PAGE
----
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Methods for Ecological Surveys with Detection Observation Error

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  • Full or part time
    Prof D Borchers
    Prof S Buckland
  • Application Deadline
    Applications accepted all year round
  • Competition Funded PhD Project (Students Worldwide)
    Competition Funded PhD Project (Students Worldwide)

Project Description

Please note that this project is co-supervised by Dr. Rachel Fewster, University of Auckland.

There is often uncertainty over some aspect of a detection in a wildlife survey. Here are a few examples: (1) It is easier to observe fish lengths on trawl surveys than to observe fish ages, but age is more informative for fitting population dynamics models. We can view length as a "noisy" observation of age. (2) When surveying multiple species simultaneously, species may be uncertain for some detected animals, but a predictor of species (e.g. size or colour) is often available, and this can be treated as a noisy observation of species. (3) When using mark-recapture methods, there may be uncertainty about whether or not detected animals are recaptures of previously-detected animals. There is usually ancillary data available that can act as predictors of recapture status (for example, two things detected close together in space are more likely to be recaptures than things detected far apart). In all these cases, the status of at least some responses (age/species/recapture status/etc.) is unknown, but predictors of status are available. This project will involve the development of methods for density and abundance estimation when key responses are observed with error. The intention is to focus on distance sampling and capture-recapture survey methods but there is scope to consider other methods as well. Methods will be developed in the context of specific survey datasets, a wide range of which are available to choose from.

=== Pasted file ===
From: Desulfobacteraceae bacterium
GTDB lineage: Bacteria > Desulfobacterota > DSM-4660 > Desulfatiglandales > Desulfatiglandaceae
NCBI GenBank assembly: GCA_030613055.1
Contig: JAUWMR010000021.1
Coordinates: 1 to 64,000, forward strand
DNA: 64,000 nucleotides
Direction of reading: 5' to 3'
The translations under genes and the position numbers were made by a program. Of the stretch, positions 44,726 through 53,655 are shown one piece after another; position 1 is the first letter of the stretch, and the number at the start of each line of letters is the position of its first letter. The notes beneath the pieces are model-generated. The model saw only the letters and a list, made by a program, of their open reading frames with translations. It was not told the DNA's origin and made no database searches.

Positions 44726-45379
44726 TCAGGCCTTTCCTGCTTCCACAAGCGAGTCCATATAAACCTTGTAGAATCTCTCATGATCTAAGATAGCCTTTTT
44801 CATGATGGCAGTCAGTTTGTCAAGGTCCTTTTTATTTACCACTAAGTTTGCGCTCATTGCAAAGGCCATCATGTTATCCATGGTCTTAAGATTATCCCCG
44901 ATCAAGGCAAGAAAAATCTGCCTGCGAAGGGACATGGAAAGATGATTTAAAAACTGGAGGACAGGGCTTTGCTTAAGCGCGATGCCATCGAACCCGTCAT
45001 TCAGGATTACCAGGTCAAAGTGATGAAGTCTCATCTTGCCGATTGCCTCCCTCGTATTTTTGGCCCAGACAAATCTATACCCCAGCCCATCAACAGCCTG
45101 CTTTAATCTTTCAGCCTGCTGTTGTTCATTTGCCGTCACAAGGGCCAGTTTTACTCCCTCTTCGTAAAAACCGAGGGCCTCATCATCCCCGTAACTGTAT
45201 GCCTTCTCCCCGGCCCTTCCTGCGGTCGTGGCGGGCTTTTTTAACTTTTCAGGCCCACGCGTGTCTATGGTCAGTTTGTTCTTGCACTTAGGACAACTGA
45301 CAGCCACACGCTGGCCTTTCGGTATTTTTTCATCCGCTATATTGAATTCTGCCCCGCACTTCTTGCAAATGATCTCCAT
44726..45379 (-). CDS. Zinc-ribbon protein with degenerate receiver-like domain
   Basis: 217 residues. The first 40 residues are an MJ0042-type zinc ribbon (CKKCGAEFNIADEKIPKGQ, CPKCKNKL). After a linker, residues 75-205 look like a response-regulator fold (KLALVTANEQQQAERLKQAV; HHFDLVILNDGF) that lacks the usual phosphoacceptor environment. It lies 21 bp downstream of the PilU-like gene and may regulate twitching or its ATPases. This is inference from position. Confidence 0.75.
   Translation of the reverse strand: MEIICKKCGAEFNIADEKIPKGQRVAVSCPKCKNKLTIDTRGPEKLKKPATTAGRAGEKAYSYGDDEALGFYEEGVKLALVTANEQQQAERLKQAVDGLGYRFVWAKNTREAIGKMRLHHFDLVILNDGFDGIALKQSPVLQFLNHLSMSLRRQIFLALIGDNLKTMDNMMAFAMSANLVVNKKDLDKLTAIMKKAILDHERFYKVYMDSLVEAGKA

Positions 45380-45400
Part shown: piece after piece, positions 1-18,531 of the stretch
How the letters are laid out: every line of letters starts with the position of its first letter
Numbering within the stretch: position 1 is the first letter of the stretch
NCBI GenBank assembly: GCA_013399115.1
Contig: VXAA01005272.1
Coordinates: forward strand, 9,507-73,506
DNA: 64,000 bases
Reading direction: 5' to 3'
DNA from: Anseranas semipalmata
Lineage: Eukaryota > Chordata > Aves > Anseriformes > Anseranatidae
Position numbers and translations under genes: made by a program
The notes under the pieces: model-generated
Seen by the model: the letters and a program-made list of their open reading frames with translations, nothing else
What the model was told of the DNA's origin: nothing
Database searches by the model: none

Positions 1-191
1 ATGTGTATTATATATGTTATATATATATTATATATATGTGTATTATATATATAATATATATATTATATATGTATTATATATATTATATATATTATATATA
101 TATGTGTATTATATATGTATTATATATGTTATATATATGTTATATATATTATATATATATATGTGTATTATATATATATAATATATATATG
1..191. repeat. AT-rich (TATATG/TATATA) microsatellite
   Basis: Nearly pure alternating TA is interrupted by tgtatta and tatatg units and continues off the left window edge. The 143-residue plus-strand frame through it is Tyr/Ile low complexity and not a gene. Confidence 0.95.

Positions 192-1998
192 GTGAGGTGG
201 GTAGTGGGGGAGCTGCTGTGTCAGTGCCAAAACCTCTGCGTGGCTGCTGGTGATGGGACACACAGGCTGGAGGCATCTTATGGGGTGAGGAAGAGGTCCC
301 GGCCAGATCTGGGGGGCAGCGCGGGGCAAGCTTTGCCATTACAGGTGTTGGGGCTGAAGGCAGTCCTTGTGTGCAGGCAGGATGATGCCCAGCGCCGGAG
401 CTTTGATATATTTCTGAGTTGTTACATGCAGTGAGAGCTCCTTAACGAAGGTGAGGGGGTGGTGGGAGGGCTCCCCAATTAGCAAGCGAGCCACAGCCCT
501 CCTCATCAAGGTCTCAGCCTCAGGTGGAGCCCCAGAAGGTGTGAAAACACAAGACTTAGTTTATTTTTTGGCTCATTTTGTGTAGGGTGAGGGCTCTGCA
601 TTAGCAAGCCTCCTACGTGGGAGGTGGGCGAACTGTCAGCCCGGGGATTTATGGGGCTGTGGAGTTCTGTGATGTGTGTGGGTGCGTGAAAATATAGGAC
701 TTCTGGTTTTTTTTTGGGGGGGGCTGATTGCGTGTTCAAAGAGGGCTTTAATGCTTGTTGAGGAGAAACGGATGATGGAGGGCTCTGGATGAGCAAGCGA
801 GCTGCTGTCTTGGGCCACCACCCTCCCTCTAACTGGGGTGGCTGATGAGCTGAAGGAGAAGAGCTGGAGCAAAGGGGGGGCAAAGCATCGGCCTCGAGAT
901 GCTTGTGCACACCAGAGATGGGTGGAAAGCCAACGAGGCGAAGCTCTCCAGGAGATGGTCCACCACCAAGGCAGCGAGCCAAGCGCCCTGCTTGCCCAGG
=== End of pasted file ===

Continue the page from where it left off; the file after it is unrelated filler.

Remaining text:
Potential applicants are encouraged to contact the Postgraduate Officer responsible for PhDs in Statistics, in advance of making a formal application. He is: Len Thomas, email [email protected]

To make a formal application, complete the appropriate online form at http://www.st-andrews.ac.uk/admissions/pg/apply/research/ (click on “Apply Now” on that page). You also need to provide the following supporting documentation: CV, evidence of qualifications and evidence of English language (if applicable). You are welcome to include a covering letter. You don’t need to provide a research proposal or a sample of academic written work. You will need to ask two referees to provide academic references for you – once you fill in their name on the form, they will be sent emails asking them to upload their references. Please note that we give serious consideration to both the stature of your referees and the remarks that they make about you. More details about the application procedure are given at http://www.st-andrews.ac.uk/admissions/pg/apply/research/

Funding Notes

Multiple sources of scholarship funding are potentially available, including university, research council (EPSRC) and research group (CREEM). Some are open to international students, some to EU and some UK only.

Applicants should have a good first degree in mathematics, statistics or another scientific discipline with a substantial numerical component. Applicants with degrees in other subjects, such as biology, are invited to discuss their qualifications with the Postgraduate Officer. A masters-level degree is an advantage.

Many details of the general requirements and admissions procedure are given at the university web site http://www.st-andrews.ac.uk/admissions/pg/apply/research/

How good is research at University of St Andrews in Mathematical Sciences?

FTE Category A staff submitted: 30.60

Research output data provided by the Research Excellence Framework (REF)

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